David Mattox is a photographer and Alaskan commercial salmon fisherman. Born and raised in Oregon, he graduated from the University of Portland in 2004 with a BA in Philosophy and English Literature. Upon graduation, he took a job as a deckhand on a setnet skiff on Alaska's Cook Inlet, a summer adventure that would lead to three more seasons work as a deckhand before buying his former captain's fishing operation. Currently, David is living in Boston, MA with his wife and their little gray cat, traveling to Alaska as a family for the seasonal harvest of wild sockeye salmon as East Side Setnetters on the Upper Cook Inlet. His ongoing project "Fish Camp" documents the work and the lifestyle of his summers spent on the shores of Alaska. He studies photography through workshops and is represented in Boston by 555 Gallery.
Fish Camp is an ongoing series of photographs documenting an East Side Setnet Camp on the Upper Cook Inlet of Alaska, a camp that comes together each summer for the commercial harvest of wild sockeye salmon as they return to spawn in the Kenai and Kasilof Rivers. I have worked in this camp for a decade, first for 4 years as a deckhand, and since 2008, as a permit holder, captain and owner of my own small operation.
When I first began traveling to Alaska, I was struck more than anything by the contrast between the stark beauty of its landscapes and the weathered state of disrepair in which much of its towns and outlying communities appeared to be. I have come to find Alaska to be a place where the realities of its seasons, the expanse of land, coastline, open water, and the extremity of its industries combine to create not only unique lifestyles among its inhabitants, but in particular a culture of work that is often misrepresented and misunderstood by the “lower forty-eight”. In 10 summers spent in Alaska, of all the things I have pointed my camera at, I have become most drawn to make pictures of the people that I work with because I find the allure of Alaska’s character more prominently displayed than anywhere else on the faces of the individuals that live its narrative season after season. This is a character which ultimately gives view of a cultural landscape that plays out on one of the greatest stages of land, water, and horizon that I have ever been privileged enough to witness.
In taking these pictures, it is not my intention to show how things “really are," for I believe these pictures tell a fiction of their own. Perhaps the story they tell is at its simplest the version that I like to remember the most. Alec Soth once said that the "art is the experience of moving through the world, the photograph is just some sort of documentation of this.” It is in line with this sentiment that I both marvel at the placethat I have found Alaska to be and can think of no greater satisfaction than to be back on its shores as spectator, participant, and documenter.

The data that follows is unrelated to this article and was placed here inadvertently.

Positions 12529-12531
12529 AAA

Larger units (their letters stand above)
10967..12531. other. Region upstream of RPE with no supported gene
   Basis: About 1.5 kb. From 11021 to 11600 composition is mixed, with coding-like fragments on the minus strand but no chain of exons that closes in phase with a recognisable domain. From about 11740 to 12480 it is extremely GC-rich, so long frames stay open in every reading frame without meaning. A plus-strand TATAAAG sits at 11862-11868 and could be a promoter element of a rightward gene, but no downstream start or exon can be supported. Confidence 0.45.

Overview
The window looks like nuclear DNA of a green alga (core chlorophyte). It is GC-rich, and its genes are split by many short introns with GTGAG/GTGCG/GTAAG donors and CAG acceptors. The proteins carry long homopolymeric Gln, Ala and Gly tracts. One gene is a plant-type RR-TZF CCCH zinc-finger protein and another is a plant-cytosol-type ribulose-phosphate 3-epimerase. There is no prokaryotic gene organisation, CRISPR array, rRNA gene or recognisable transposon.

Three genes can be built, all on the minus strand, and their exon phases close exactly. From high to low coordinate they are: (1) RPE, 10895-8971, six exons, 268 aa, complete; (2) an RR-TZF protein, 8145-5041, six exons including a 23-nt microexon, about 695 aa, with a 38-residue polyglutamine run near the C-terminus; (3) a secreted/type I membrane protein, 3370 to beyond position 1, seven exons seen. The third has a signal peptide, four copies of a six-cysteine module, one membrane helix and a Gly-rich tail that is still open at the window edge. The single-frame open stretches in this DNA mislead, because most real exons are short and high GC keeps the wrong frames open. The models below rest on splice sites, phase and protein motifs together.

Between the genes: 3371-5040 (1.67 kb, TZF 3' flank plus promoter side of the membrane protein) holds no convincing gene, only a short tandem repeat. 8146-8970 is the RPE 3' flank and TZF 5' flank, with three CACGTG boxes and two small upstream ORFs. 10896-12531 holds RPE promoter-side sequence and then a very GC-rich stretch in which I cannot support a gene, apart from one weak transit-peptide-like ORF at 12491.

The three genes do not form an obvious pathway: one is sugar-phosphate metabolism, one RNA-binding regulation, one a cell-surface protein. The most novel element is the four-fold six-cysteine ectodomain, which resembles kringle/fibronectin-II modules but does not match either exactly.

These images represent everyday moments, as they arrive and as they pass by. For this project I have become drawn to objects and patterns as they exist upon every surface of life, and witha design for simplicity, with a shedding of their contextual importance, but not a complete loss of it, I want to challenge the viewers to look a little bit closer into their own daily selves, into their own every day experience of warmth, light, color, touch. Without the visual complexities and peripheral complications of objects upon objects, colors upon colors, textures upon textures, and the human body itself, these images attempt to reduce the entanglement and slowly focus for one moment, on an object, a texture, a reason, a memory: the curve of metal, the smell and touch of steel, of flesh, a meal prepared, a light rain, a kiss, a drive on the beach.
At one moment I am lured by an object whose simplicity not only portrays an isolated beauty, but also inspires me to imagine the absolute complexity of its history, its utility, and the potential for its existence at all. In the next moment, it is the pattern and texture of the natural world contrasting, but also complimenting that of the man made world, and the ensuing competition that exists between the two.
As the minutes and hours of our lives pile upon each other, our thoughts and visions and dreams entangle into a muddied confluence of passing days where so much expires with but the smallest consideration. It is such moments as those depicted in these photographs that I hope ask fornoting more than a brief pause, and that quiet consideration, which if nothing else, slows that passing for the briefest of seconds.